What No One Noticed

photo credits here

by zack soh

Have you ever watched a movie and felt like something was missing? No, it’s not popcorn; it’s a tidbit of information that wasn’t explained in the movie. Maybe you thought, “Oh, I don’t know. It can’t be that important.” That’s where you were probably wrong. Some plot theories are so twisted that they can completely change your perception of the whole movie. Whether they were intended by a bored director, or born from the imagination of a hardcore fan, these will completely blow your mind.

Willy Wonka & The Chocolate Factory:

The theory: Wonka was a deranged, child-hating murderer who staged the “accidents” that took place in his factory. Charlie was later selected to continue Wonka’s evil legacy.

The unlikely proof:

How else would the Oompa-Loompas have song and dance routines based on the names of the victims?

“Augustus Gloop! Augustus Gloop! The great big greedy nincompoop!”


The theory: Ash, along with Pokemon, were just made up by the mother to tell as a story to her daughter.

The unlikely proof:

  1. There is a mother and daughter who appear throughout the entire Pokemon series intermittently. At the start of the whole series, they appear in a more realistic setting than expected, with the mother reading the daughter a story.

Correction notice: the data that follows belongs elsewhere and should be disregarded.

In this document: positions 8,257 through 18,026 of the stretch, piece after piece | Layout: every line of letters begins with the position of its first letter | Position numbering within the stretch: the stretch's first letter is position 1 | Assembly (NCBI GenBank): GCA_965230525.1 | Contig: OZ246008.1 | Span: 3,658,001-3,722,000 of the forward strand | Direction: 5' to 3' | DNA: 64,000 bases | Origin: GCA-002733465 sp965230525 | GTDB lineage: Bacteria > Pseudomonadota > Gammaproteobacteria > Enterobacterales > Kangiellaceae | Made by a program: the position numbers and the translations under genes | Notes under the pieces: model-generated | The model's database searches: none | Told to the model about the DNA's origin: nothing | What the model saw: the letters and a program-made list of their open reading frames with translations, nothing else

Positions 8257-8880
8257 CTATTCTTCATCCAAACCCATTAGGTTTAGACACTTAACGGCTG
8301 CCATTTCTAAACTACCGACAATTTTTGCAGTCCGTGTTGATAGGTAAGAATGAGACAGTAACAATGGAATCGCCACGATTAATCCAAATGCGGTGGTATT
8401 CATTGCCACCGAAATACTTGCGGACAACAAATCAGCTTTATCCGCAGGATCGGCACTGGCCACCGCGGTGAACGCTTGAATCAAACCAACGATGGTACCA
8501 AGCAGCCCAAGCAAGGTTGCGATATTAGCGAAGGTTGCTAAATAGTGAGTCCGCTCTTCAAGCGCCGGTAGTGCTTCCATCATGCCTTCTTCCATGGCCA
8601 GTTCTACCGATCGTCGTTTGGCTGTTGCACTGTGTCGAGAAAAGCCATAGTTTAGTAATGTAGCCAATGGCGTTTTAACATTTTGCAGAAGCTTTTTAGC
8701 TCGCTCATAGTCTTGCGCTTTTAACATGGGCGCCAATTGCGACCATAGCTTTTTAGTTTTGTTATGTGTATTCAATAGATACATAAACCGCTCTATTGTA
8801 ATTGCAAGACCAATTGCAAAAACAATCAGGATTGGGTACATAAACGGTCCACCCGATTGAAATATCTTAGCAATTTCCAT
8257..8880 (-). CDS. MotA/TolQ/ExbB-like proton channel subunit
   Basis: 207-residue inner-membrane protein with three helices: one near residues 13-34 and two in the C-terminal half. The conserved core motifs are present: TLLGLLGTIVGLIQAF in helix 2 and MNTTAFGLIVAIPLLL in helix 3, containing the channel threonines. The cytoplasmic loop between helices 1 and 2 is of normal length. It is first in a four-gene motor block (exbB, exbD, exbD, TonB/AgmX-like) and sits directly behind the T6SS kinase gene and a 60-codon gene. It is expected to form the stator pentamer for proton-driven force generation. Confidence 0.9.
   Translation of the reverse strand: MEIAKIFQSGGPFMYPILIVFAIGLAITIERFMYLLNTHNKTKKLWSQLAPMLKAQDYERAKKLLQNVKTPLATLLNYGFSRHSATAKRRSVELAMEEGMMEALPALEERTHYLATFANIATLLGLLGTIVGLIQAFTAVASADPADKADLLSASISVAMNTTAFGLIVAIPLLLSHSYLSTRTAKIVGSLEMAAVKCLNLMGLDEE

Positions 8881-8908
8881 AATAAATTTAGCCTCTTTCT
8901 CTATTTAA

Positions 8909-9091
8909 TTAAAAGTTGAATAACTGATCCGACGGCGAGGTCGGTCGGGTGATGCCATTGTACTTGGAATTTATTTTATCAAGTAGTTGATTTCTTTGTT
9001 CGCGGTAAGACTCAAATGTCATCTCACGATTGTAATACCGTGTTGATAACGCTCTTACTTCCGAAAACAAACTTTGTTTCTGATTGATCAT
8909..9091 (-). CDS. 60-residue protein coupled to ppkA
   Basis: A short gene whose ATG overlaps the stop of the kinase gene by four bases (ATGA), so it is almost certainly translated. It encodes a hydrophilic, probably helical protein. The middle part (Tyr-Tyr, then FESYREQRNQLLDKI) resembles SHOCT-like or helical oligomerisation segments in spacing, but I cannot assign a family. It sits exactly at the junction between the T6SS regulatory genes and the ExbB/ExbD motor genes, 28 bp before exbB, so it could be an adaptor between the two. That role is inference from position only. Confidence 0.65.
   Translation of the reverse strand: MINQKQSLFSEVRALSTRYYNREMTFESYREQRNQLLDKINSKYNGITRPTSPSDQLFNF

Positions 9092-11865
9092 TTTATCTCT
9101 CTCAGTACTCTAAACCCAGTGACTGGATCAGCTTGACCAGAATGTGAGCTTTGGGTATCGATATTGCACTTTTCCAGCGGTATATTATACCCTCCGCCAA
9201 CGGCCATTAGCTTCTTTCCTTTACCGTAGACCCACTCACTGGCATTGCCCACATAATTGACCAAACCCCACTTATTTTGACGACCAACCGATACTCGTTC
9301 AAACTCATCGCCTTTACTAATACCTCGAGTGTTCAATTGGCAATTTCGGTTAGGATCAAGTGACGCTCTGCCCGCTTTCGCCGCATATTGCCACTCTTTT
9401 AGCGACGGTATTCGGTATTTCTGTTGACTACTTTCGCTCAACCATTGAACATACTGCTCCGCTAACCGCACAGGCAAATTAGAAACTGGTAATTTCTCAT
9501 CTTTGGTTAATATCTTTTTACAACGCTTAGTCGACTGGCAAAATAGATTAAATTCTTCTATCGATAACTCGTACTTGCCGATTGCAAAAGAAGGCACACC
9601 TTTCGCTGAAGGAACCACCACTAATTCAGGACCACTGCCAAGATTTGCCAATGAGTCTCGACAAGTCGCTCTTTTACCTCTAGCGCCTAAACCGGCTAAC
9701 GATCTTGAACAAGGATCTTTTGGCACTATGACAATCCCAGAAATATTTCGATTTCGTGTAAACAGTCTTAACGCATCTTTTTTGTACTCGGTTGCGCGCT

2. Ash never ages.

Star Wars:

The theory: Chewbacca and R2-D2 are secretly Rebel agents, using their knowledge of Anakin’s transformation and the rise of the Galactic Empire, rather than simply forgetting it in a mind wipe.

The unlikely proof:

This does sort out some of the plot holes established by the prequel series.

Harry Potter:

The theory: The first thing Snape says to Harry is “I bitterly regret Lily’s death.”

The unlikely proof:

The first thing Snape asks Harry is “Potter! What would I get if I added powdered root of asphodel to an infusion of wormwood?” This may simply seem like a typical sadistic question posed by Snape, but according to Victorian flower language, asphodel is a type of lily meaning “my regrets follow you to the grave”, and wormwood means “absence”, and also usually symbolizes bitter sorrow. Add them together, and you get…


The theory: Totoro actually represents the God of Death. At the end, Satsuki and Mei are both dead.

The unlikely (and rather comprehensive) proof:

  1. Fearing that Mei may have been drowned, the old lady asks Satsuki if the slipper from the river belongs to Mei when she arrives at the scene. Creepily, the slipper is the same color as Mei’s shoes. Satsuki lied to relieve the adults.
  2. In the later half of the movie, Mei’s shadow seems more transparent than before.
  3. When Satsuki is looking for Mei, she passes by stone statues of Ojizou-san, also known as the patron deity of deceased children. There’s even the name “Mei” carved in one of the statues. (Brr)
  4. Afterward, when Satsuki gets onto the Cat-bus, its destination panel flashes “Path of grave” briefly, before reverting to “Mei”.
  5. There may also be a connection with the movie plot and the Sayama case, which was a brutal murder case in Japan in 1963. There are many subtle references to the Sayama case, such as a single slipper being found in both cases, or a scene with exactly 6 Ojizou-san statues in it.
  6. In the final scene of the movie, both Satsuki and Mei don’t have shadows.

(Farewell childhood)

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